From that point forth, most coins received the new verbiage but, for some reason, it disappeared from the nickel in 1883 and did not return to the 5 cent coin until production of the Jefferson nickel in 1938. Shortly after the double eagle gold coin and eagle gold coin was put into circulation in 1907, new coins appeared without the phrase. Pressure almost immediately was brought down on the mint and in 1908, Congress passed a law that stated that all coins which had previously had the phrase must continue to include “In God We Trust” on all future mintings of those coins. Curiously, the phrase was not mandatory on the penny or the nickel but could be put on those coins at the mint director’s discretion pending approval from the treasury secretary. However, “In God We Trust” was not the official US Motto. It was not until the 1950’s that “In God We Trust” gained such a distinction.

Dr. George Docherty gave a sermon at the York Ave Presbyterian Church on Feb 7 1954 that is said to have persuaded Ike to support adding "Under God" to the Pledge

President Eisenhower on this date in 1956 signed into law a bill requiring “In God We Trust” to be put on all currency and be considered the official US Motto. It also stipulated that along with “In God We Trust,” “E-Pluribus Unum” and “United States of America” would also be included on all US coins. Since the Civil War the motto had been put on all coins but not paper currency. The “In God We Trust” bill came just two years after Eisenhower signed a bill that added “under God” to the Pledge of Allegiance. Most historians conclude the action of Congress and the President was part of a reaction to the “Red Scare” of the 1950′s. Eisenhower himself has been said to have been raised as a Jehovah’s Witness, while more modern accounts suggest he was raised as a Mennonite. Sources say that Ike abandoned his family religion but that religion was still important to him. In 1953, he was baptised as a Presbyterian, less than a year into his first term as President. So, it was just 1 year after Ike made his personal conversion that he came to support the mention of God in the Pledge of Allegiance and 3 years prior to his acceptance of God in an official US motto.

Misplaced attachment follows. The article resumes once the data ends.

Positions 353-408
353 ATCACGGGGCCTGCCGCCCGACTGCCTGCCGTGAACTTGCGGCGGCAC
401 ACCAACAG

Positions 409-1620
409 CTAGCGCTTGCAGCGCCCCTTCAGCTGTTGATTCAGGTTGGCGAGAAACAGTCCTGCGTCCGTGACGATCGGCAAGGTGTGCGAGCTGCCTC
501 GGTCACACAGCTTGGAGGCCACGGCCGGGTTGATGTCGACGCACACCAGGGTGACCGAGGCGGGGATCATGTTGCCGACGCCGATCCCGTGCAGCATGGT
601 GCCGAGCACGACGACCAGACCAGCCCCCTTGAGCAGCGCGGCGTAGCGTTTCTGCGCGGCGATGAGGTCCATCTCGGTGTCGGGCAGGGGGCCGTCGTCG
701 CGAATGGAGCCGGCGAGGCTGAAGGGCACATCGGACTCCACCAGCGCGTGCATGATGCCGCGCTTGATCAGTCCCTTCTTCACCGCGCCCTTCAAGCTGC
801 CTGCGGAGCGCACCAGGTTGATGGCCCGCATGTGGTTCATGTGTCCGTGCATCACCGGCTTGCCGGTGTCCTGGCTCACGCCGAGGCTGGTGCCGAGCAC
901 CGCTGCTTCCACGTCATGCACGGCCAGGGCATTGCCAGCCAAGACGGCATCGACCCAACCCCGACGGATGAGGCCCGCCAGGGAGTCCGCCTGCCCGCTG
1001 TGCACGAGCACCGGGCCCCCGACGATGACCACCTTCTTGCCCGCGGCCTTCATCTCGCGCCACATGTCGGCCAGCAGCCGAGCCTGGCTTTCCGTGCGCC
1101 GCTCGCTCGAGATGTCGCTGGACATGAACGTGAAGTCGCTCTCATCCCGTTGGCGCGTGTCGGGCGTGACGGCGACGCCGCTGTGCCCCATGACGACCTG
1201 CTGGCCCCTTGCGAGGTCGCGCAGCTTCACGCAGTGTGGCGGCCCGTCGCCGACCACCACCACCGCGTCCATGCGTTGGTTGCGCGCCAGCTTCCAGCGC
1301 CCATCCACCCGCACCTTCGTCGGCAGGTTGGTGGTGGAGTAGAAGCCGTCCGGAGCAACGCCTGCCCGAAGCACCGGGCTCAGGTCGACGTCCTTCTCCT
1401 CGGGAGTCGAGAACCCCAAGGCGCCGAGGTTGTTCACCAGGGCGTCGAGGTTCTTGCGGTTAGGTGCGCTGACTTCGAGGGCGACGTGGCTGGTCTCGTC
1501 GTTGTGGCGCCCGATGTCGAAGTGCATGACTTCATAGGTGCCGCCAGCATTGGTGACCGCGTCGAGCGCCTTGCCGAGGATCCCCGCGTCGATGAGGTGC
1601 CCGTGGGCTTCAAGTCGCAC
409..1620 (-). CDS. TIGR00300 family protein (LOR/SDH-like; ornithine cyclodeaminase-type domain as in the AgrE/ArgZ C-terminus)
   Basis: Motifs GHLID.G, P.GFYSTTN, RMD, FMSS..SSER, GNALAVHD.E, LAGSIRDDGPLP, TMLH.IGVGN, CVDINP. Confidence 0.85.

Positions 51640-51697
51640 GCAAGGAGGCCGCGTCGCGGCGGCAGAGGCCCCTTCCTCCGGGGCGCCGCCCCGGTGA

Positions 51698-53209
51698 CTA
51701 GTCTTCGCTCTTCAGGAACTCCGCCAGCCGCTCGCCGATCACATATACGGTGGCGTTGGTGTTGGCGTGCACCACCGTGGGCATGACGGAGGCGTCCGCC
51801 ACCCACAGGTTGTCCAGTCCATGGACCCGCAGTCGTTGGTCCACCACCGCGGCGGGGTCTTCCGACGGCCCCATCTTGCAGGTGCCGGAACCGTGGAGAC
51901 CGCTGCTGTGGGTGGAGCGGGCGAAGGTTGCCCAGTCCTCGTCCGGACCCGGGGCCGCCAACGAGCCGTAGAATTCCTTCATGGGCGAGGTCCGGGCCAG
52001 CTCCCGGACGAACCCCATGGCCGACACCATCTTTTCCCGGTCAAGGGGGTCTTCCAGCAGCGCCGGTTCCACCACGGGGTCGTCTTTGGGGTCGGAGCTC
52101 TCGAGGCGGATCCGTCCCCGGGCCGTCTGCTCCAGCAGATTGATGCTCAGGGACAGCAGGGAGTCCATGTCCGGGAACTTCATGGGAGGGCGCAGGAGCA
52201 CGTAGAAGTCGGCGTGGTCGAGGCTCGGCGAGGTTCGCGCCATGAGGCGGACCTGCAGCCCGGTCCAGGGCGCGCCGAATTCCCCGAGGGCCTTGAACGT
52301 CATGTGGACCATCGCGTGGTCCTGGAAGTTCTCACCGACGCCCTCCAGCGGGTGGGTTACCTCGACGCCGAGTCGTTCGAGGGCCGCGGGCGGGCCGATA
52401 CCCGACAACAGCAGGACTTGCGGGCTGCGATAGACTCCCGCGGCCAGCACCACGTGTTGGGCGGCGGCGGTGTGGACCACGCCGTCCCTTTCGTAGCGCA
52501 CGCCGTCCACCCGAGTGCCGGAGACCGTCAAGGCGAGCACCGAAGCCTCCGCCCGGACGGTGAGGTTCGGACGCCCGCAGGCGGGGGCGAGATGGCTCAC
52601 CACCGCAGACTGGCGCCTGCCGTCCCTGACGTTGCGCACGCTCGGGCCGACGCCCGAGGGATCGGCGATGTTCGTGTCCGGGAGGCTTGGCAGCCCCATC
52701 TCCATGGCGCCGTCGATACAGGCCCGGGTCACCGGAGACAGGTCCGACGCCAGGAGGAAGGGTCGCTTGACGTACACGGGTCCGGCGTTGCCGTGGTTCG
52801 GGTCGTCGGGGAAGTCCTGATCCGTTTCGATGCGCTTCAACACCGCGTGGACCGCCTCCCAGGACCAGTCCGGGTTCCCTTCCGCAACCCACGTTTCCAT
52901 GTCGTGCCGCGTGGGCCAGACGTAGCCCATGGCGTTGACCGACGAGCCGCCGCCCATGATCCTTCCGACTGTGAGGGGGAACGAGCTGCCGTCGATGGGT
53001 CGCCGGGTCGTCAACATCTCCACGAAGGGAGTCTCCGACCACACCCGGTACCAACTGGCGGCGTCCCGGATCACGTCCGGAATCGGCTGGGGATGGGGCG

Argument over Church/State Separation Has Gone on For a Long Time